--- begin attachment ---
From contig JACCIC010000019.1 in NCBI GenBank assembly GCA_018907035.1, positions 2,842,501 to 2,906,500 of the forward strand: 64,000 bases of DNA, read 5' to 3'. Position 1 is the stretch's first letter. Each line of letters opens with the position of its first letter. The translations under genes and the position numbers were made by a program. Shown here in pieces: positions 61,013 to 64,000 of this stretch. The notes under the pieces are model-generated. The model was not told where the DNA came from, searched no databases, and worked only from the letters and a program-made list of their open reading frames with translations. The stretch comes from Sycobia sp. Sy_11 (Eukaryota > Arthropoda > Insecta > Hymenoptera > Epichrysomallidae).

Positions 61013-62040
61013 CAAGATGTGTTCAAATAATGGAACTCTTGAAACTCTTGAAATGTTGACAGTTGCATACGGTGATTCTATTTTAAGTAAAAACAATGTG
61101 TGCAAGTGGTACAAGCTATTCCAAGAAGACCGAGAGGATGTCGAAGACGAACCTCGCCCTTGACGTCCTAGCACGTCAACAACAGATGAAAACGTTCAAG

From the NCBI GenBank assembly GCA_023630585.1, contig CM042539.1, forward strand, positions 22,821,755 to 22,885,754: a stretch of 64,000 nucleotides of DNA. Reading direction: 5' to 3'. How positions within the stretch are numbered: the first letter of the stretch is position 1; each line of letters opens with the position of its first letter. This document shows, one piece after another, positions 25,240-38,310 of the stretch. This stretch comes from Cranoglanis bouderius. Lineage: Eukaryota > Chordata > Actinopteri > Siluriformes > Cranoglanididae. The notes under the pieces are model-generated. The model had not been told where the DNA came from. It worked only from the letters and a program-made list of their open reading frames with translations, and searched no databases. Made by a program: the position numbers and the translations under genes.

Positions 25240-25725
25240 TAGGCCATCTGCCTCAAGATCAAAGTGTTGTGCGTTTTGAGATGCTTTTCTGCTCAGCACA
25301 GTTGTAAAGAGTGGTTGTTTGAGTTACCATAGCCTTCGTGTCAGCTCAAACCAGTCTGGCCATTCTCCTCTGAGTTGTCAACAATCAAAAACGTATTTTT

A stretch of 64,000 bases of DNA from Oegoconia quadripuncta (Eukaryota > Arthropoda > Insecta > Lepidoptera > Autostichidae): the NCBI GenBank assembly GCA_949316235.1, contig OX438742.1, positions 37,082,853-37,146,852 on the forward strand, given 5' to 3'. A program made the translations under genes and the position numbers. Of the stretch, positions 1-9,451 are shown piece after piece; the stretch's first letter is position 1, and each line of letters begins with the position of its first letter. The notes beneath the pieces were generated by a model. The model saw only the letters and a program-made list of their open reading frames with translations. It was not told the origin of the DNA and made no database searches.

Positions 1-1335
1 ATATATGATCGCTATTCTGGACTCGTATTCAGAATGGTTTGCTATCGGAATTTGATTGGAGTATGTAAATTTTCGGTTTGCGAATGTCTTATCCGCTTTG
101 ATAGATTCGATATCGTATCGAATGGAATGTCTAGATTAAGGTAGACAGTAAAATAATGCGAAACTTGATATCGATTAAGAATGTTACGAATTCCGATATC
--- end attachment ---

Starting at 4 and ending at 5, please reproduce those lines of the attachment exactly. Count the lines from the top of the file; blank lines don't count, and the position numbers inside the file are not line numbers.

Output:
61101 TGCAAGTGGTACAAGCTATTCCAAGAAGACCGAGAGGATGTCGAAGACGAACCTCGCCCTTGACGTCCTAGCACGTCAACAACAGATGAAAACGTTCAAG

From the NCBI GenBank assembly GCA_023630585.1, contig CM042539.1, forward strand, positions 22,821,755 to 22,885,754: a stretch of 64,000 nucleotides of DNA. Reading direction: 5' to 3'. How positions within the stretch are numbered: the first letter of the stretch is position 1; each line of letters opens with the position of its first letter. This document shows, one piece after another, positions 25,240-38,310 of the stretch. This stretch comes from Cranoglanis bouderius. Lineage: Eukaryota > Chordata > Actinopteri > Siluriformes > Cranoglanididae. The notes under the pieces are model-generated. The model had not been told where the DNA came from. It worked only from the letters and a program-made list of their open reading frames with translations, and searched no databases. Made by a program: the position numbers and the translations under genes.